Letter from the editor

Posted on Oct 23 2013 - 7:02am by Adam Ganucheau

I want to talk to you, readers. The Daily Mississippian and college media in general are extremely important. As I say this, I sincerely do not want to sound arrogant or boastful in any way whatsoever. And as cliche or corny as this may sound, we publish this paper every day for you.

As you and the rest of the country know, The DM published an article on the Oct. 1 incident at the Ole Miss theater department’s production of “The Laramie Project” Oct. 3. I received the tip about the story, interviewed around 20 people who attended the play and published it on Oct. 3.

On Oct. 2, the university was informed of the incident. The administration immediately tasked the Bias Incident Response Team to investigate what happened Oct. 1 and make recommendations on how to move forward. Co-chairs Val Ross and Merrill Magruder and the other committee members are still working tirelessly to determine the facts and make helpful recommendations. While I know that the university would have taken this step regardless of whether The DM published the story or the national media got wind of it, our reporting kept you informed of what was happening – one of The DM’s main reasons for existence.

We reported a story that needed to be reported, and it has already helped the university in profound ways.

Since then, the committee required all attendees of that night’s play to participate in a dialogue session set forth by the William Winter Institute. Monday, the committee also recommended an expansion of required curriculum for first-year EDHE classes, increased instruction for required co-curricular activities like attending plays for classes, support for policies and procedures that impact the university’s LGBTQ community and the development of workshops involving inclusive language.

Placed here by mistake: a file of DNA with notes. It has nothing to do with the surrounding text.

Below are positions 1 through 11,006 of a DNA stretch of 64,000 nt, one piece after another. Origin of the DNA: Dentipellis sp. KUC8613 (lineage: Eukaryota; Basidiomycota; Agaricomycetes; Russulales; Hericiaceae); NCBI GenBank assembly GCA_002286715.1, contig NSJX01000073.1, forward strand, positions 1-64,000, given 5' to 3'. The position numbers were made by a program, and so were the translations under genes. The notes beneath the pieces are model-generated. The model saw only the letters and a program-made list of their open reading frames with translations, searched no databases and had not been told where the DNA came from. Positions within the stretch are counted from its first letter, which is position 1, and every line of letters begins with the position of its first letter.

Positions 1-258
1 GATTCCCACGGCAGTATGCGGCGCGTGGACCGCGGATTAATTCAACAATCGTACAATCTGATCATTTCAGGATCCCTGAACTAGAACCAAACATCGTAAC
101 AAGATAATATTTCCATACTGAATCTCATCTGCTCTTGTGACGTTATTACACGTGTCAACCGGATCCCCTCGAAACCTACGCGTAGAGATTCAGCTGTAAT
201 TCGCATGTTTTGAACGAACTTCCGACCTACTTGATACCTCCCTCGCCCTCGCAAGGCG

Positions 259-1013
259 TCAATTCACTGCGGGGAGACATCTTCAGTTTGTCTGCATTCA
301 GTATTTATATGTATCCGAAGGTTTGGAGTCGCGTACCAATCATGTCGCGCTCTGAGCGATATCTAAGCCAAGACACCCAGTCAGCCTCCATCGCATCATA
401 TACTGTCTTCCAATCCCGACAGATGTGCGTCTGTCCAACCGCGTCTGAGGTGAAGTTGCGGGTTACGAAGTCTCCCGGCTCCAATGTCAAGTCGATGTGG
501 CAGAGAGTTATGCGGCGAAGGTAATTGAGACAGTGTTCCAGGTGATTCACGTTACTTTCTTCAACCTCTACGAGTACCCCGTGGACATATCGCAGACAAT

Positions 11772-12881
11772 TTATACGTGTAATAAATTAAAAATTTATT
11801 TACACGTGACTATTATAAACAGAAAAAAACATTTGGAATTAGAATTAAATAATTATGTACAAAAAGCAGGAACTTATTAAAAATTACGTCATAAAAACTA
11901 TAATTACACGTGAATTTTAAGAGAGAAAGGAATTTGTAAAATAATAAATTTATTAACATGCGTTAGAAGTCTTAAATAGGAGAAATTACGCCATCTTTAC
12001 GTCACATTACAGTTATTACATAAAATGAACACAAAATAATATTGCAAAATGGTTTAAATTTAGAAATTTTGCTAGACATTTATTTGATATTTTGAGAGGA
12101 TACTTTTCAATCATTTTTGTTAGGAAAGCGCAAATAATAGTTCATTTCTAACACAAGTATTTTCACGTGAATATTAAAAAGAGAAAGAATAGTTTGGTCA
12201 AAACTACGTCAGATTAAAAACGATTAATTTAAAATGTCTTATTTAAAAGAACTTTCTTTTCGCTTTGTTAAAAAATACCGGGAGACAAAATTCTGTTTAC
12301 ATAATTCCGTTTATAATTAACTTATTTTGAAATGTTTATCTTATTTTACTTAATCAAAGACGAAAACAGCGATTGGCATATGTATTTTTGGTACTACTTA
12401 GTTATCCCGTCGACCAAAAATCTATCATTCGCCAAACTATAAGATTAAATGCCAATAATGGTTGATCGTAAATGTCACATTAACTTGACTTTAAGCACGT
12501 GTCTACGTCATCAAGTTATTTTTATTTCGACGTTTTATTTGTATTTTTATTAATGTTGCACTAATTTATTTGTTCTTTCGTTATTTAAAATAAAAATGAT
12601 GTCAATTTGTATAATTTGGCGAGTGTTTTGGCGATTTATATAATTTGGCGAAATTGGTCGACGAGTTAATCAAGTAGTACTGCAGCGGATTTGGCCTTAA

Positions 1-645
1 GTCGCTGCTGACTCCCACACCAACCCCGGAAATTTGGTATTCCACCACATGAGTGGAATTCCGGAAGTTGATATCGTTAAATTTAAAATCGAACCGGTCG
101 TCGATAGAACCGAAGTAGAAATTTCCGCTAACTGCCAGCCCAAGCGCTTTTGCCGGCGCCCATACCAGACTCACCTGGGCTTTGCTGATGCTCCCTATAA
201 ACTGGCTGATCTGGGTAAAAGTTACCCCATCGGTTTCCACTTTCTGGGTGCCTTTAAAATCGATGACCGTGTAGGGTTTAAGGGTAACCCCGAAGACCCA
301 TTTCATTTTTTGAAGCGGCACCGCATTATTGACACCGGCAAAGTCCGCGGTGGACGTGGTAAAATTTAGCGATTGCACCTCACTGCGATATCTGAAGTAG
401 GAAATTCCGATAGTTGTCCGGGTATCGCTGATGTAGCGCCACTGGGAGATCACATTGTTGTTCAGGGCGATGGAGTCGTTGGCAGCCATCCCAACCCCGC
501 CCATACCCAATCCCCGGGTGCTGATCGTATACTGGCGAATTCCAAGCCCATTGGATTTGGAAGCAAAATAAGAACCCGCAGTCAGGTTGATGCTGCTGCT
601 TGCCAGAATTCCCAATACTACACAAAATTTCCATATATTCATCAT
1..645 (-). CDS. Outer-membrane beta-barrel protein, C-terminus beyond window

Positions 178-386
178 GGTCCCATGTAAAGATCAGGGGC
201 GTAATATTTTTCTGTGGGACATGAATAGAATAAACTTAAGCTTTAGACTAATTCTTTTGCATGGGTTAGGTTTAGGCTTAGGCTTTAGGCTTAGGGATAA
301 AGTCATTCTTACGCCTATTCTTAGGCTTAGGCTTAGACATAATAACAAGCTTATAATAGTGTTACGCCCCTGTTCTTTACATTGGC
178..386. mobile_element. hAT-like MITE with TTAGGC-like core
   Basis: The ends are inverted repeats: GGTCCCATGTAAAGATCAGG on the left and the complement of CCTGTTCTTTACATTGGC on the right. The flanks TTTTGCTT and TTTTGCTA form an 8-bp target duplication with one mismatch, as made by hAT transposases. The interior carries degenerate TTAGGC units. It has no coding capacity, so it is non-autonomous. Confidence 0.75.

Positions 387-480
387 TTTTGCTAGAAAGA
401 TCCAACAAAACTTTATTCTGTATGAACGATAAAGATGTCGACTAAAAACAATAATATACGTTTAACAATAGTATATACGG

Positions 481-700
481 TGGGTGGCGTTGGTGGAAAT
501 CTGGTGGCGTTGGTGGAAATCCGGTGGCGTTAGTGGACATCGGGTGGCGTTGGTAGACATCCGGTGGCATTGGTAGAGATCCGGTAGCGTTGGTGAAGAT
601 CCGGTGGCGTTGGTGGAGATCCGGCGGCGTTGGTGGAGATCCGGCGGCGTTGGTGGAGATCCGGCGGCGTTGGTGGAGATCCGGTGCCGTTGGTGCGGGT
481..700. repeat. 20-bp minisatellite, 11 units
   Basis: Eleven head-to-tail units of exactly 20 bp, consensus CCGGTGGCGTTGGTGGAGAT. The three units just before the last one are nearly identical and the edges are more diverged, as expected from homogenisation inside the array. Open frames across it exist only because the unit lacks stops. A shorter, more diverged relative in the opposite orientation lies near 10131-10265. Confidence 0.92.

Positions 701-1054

Look at the difference that this story has already made for our campus, and we are only three weeks removed. When these recommendations are implemented by the administration, students on this campus will learn how to better live by the UM Creed’s virtue of civility for years and years to come. I firmly believe our reporting contributed to that.

Elsewhere, at the University of Alabama, the student newspaper The Crimson White reported a story about a black girl who was refused a bid by traditionally-white sororities. Their story went national much like ours, and UA forced sororities to distribute open bids after formal recruitment. As a result, six minority women accepted bids. The long-time sorority color barrier at UA was torn down because of the college newspaper.

At the University of North Carolina, the campus’ paper The Daily Tar Heel reported that the university mishandled cases of sexual assault. As a result of their coverage, UNC adopted a better approach to handling sexual assault cases.

People seem to have an obligation to complain when college media reports these types of stories, which is fine. People have the Constitutional right to voice their opinions and disagree with anything (or in some cases everything) we do. But no one can validate this: that The DM or college media do not matter. We strive to help make this campus a better place. That’s why I do what I do here at The DM, and that’s why our staff of 20 editors work for you.

You are the pulse of this campus. Our goal is to keep you updated on what happens here. On Oct. 3, we reported the accurate facts and kept you informed, even if some of you didn’t like or agree with the subject matter. We have continued to keep you updated on this story, and we absolutely love doing that for you.

We do it for you, the reader, and we love to hear your feedback.

Next time you walk by the newsstands and see a paper, pick it up. We work countless hours so those papers can be there for you. Help us continue to make a positive impact on our campus. I want to personally thank you for your support of The DM and college media. I sincerely appreciate it, and I know the editorial staff does too.


Adam Ganucheau is a senior Journalism major from Hazlehurst.